Amazon Caribbean noticing negative effects over stalled anti-laundering bill

Amazon Caribbean Guyana Ltd is calling on private sector organisations to voice their concerns about stalled negotiations on the Anti-Money Laundering Bill as these delays are already having adverse effects on its shipments to European markets.

“Transactions are getting more complicated. Business entities have expressed suspicion towards Guyana,” CEO Jean-Francois Gerin said in a press statement. “North American and European customers can quickly boycott products from Guyana once they feel our country is not putting sufficient effort into fighting money laundering or people and drugs smuggling.”

As such, the company, which employs farmers, casual harvesters and other employees, is calling on the Georgetown Chamber of Commerce and Industry, the Private Sector Commission, the Guyana Manufacturing and Services Association and all other organisations representing the private sector to voice their concern about this situation. At a time when Guyana is inviting investors, some European investors have already expressed their concern about starting a business in Guyana or investing in an existing one, the company said.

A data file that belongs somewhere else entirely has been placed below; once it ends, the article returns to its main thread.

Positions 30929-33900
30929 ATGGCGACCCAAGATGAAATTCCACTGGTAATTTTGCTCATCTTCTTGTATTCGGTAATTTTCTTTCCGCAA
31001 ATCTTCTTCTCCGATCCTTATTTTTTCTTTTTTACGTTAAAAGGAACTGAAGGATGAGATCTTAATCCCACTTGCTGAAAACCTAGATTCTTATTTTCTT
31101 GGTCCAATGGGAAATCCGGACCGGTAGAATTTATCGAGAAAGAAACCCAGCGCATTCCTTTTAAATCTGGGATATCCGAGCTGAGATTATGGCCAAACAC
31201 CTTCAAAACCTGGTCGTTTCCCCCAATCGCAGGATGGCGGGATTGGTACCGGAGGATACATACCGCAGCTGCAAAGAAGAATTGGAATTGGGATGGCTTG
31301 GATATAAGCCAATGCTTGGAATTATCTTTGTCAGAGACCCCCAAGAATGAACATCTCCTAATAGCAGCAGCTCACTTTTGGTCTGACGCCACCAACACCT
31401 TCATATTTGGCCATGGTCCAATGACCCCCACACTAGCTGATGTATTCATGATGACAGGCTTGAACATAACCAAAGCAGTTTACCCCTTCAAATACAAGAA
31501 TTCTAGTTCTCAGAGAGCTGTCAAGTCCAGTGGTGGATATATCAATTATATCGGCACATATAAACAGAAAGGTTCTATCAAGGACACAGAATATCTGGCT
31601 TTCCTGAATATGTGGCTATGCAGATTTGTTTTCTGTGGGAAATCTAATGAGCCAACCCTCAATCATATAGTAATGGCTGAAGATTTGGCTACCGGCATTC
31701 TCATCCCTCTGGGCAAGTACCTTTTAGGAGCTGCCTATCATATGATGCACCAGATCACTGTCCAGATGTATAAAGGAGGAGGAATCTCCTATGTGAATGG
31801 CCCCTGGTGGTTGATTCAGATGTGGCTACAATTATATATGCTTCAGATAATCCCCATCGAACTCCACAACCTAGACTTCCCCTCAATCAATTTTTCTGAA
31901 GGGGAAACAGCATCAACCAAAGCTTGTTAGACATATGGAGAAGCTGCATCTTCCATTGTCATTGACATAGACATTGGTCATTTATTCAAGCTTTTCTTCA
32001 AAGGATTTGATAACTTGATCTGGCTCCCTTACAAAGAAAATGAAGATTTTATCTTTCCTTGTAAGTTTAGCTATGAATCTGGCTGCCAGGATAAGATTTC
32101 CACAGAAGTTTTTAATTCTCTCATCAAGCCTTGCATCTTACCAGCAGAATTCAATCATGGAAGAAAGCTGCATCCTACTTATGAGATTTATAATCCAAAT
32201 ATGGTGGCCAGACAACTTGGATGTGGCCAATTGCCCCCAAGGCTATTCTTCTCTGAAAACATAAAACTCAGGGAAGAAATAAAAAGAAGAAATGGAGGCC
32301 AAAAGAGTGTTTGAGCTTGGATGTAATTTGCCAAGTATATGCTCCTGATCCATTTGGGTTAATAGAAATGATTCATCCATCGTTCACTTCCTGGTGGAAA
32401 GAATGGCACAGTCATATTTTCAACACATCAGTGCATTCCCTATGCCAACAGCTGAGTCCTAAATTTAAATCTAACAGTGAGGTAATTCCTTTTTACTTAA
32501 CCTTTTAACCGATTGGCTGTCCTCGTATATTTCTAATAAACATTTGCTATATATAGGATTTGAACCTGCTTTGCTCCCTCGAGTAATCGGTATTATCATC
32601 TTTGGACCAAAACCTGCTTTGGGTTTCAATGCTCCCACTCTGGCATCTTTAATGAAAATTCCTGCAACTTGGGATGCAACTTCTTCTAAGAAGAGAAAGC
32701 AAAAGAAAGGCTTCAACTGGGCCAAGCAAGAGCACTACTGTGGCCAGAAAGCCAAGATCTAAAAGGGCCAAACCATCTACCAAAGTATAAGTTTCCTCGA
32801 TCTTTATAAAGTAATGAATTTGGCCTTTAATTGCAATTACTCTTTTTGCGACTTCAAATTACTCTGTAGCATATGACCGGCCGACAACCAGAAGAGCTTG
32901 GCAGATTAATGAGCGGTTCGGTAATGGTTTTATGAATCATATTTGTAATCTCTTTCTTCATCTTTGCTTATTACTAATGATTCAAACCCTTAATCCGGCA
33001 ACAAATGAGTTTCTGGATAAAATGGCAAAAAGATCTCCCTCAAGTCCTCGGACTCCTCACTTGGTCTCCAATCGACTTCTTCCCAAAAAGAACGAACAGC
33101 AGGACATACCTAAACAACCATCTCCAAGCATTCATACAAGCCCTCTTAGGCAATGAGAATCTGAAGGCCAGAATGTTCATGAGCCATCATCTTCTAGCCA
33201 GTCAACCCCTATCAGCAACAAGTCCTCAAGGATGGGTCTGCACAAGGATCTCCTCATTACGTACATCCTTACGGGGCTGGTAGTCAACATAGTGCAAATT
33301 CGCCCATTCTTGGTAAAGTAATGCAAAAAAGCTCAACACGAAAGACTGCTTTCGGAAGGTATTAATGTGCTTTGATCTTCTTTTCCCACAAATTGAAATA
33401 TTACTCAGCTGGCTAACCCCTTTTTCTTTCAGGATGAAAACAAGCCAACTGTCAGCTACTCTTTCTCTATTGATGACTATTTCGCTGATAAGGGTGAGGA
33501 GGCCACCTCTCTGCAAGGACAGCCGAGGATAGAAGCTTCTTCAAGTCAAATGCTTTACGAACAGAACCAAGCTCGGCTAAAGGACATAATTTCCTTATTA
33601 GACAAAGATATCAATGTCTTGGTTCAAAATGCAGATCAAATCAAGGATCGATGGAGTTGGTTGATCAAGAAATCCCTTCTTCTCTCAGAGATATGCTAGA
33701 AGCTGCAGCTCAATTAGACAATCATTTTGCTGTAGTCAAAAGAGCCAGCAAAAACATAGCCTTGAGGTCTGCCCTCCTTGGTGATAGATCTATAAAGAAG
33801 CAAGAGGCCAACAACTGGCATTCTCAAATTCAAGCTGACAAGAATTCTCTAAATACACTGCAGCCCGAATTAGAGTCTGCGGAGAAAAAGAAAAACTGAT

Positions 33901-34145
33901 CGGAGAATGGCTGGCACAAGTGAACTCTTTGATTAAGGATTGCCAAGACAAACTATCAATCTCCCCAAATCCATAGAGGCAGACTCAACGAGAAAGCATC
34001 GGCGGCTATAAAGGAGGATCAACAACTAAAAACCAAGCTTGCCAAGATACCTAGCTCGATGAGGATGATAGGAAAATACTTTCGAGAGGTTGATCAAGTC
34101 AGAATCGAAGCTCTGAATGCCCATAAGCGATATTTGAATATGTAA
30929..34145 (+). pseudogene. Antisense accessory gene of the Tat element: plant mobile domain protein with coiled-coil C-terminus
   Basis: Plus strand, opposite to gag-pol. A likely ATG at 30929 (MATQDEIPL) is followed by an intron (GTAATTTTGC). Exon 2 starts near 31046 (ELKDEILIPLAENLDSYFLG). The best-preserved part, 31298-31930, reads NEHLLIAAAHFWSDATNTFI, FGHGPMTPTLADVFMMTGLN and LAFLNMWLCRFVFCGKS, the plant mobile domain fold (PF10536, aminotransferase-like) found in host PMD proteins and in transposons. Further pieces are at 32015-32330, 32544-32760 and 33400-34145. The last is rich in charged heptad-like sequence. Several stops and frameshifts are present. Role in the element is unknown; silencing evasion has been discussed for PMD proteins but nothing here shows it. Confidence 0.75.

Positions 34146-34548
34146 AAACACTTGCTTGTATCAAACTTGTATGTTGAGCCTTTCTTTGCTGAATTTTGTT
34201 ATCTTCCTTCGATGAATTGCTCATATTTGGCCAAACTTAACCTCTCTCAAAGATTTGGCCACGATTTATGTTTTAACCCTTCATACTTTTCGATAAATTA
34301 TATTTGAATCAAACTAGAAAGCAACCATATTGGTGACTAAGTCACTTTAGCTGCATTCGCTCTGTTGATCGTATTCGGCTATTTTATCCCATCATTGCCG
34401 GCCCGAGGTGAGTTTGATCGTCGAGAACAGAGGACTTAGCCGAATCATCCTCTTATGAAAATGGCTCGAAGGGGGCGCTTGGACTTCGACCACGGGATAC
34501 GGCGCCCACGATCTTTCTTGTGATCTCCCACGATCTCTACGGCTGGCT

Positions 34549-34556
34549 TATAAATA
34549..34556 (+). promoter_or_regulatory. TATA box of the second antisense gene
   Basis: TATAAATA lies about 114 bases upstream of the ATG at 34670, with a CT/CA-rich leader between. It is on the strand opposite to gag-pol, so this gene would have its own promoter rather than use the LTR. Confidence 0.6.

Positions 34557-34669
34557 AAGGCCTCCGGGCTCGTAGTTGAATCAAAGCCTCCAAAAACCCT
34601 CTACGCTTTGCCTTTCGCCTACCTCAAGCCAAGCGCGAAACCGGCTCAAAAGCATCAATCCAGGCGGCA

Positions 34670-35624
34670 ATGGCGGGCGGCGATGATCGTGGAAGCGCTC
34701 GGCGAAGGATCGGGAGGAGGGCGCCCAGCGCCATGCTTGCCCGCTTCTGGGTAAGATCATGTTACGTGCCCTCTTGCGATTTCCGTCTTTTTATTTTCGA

The company said it adheres to the IFS Food Defence Act, which calls for security and control procedures from supply to delivery to the customers. It has also always been shipping through one agency, in order to control its shipments.

The company said it wishes to reassure its customers and the public at large that existing strict security measures will still be reinforced to ensure the safety of its products and exports.

The Company said it wished to reaffirm that it has specific contracts with some farmers supplying pineapples and hearts of palm to its factories. All transactions purchasing fruits for processing are monitored by its head office in Georgetown. The company said it has not delegated to any individual, other than the personnel designated by the Mainstay Association of Farmers, to sell pineapples from the Mainstay area for processing and export.  The company reaffirms also that its products are not available locally for re-export. All sales are done solely by its Head Office.

Its recounting of these arrangements come in the wake of another alleged plot involving the Italian mafia and Mexican cartels to ship cocaine out of Guyana in cans.

Amazon Caribbean has been a food processor in Guyana for over 26 years, exporting organic pineapples and heart of palm fruit to Europe.

Comments


About these comments

The comments section is intended to provide a forum for reasoned and reasonable debate on the newspaper's content and is an extension of the newspaper and what it has become well known for over its history: accuracy, balance and fairness. We reserve the right to edit or delete comments which contain attacks on other users, slander, coarse language and profanity, and gratuitous and incendiary references to race and ethnicity.